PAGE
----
Know the tongue weight capacity. Tongue weight is the amount of weight the trailer and its load will put on the hitch. Make sure the trailer does not exceed your vehicle’s hitch capacity.

In general, tongue weight should be 10 to 15 percent of gross trailer weight.

How do you find the hitch rating and tongue weight capacity (TWC)?

If your vehicle has a factory-installed hitch, check your owner’s manual. Factory installations always specify max weight and TWC for both the vehicle and the hitch, which are generally the same. You can also check the label on your hitch.

If you can’t find it, contact your local Mullinax dealership. We’re here to help you find the information you need and to answer your questions about towing, hitches, trailers, and other details.

You can also calculate your gross towing capacity yourself. This article from explains how, and also does some quick math.

Here’s a brief look at what you can expect from your vehicle’s manufacturer. For additional info, contact your Mullinax dealership.

You want towing capacity? You can’t go wrong with a Ford. On the low end, a Mustang with an after-market hitch can pull about 1,500 pounds – think a motorcycle in the summer or a snowmobile for a winter getaway.

The largest trucks, like the F-350 Super Duty, not only tow the heaviest loads, but they also offer such technology as blind spot coverage, sway control, trailer brake control, trailer backup assist, and a 360-degree camera package as standard features or available options.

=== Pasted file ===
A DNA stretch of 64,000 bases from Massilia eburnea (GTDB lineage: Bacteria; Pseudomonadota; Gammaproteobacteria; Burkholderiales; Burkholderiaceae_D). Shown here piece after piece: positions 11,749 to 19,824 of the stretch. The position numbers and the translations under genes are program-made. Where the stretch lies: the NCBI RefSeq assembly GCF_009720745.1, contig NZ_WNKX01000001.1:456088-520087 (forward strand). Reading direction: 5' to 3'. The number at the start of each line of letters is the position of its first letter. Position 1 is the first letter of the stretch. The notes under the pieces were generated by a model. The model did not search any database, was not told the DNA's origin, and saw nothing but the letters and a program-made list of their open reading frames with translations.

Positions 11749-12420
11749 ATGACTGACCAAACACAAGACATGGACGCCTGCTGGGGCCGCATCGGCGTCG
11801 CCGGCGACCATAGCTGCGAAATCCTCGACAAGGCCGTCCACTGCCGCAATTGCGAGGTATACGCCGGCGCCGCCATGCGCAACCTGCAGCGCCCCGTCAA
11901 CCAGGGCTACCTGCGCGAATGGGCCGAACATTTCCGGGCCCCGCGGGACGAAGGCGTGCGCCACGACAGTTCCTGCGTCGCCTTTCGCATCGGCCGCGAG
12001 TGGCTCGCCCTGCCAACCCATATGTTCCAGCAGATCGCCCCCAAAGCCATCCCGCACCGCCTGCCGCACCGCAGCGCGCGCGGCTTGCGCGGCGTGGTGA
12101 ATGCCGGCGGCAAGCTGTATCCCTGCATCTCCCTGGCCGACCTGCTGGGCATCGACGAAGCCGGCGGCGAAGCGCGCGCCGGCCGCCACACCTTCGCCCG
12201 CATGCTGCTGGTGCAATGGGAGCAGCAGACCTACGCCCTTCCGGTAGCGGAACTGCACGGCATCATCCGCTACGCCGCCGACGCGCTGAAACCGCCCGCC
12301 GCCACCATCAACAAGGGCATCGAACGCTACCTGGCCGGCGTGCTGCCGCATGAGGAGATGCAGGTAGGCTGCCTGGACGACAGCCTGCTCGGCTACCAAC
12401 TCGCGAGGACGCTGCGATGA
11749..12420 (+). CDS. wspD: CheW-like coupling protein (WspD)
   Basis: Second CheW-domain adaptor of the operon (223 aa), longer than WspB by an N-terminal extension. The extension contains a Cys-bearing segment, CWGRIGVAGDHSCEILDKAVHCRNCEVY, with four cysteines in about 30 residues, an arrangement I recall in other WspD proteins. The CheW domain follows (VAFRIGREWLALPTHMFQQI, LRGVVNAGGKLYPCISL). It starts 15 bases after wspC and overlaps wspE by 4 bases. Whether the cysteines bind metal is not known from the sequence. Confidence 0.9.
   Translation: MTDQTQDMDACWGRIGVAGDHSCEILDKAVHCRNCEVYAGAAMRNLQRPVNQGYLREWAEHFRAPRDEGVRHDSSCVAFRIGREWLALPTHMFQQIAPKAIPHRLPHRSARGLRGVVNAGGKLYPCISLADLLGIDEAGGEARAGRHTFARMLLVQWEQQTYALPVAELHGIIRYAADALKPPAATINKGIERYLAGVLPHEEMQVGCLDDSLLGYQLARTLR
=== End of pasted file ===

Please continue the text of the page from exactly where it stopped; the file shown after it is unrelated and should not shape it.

Need more of a reason to buy a Ford for your towing needs? Check out the comprehensive towing guide on the company website.

Ready to put everything together? Here’s how to hook up:

  • Ask a friend to help. Once you have some experience you might be able to do the hook-up alone, but having someone outside the vehicle giving you hand signals can make the process easier.
  • Line up the vehicle so it's directly in front of the trailer coupler.
  • When you’re about a foot away from the trailer tongue, stop and adjust the trailer coupler height to ensure that the coupler will clear the trailer ball.
  • V-e-e-e-e-e-r-r-r-r-y-y-y-y slowly, back your vehicle up the rest of the way to the coupler. Your friend can be indispensable in making sure you are lined up correctly. If you miss it a bit, just pull forward and try again. Hey, we’ve all been there. No judgment.
  • When you are perfectly aligned, put the vehicle in park, engage the parking brake and lower the coupler until it is resting on the ball. The coupler latch should be in the upright, unlocked position. You also should have greased the trailer ball beforehand to ensure a smooth connection.
  • Lower the coupler onto the ball, engage the latch and secure it with the cotter pin or coupler lock. Then jack up the trailer tongue slightly to test the connection. If it comes off the ball, it means the coupler was not properly seated. Take a breath (remember, we’ve all been there), unlatch it and try again.
  • When everything is correctly seated, attach the tow chains in a crisscross pattern underneath the coupler. The chains are intended to catch the coupler, just in case it disconnects from the ball.
  • Retract the trailer jack.
  • Plug in the trailer wiring.
  • Check the trailer lights.

If everything is working properly, you’re ready to go! Get out there and enjoy yourself. Or tow your trailer to the job site. Whatever you need to do.

Any questions? Our staff at your nearby dealership is ready to help with any issues you may have.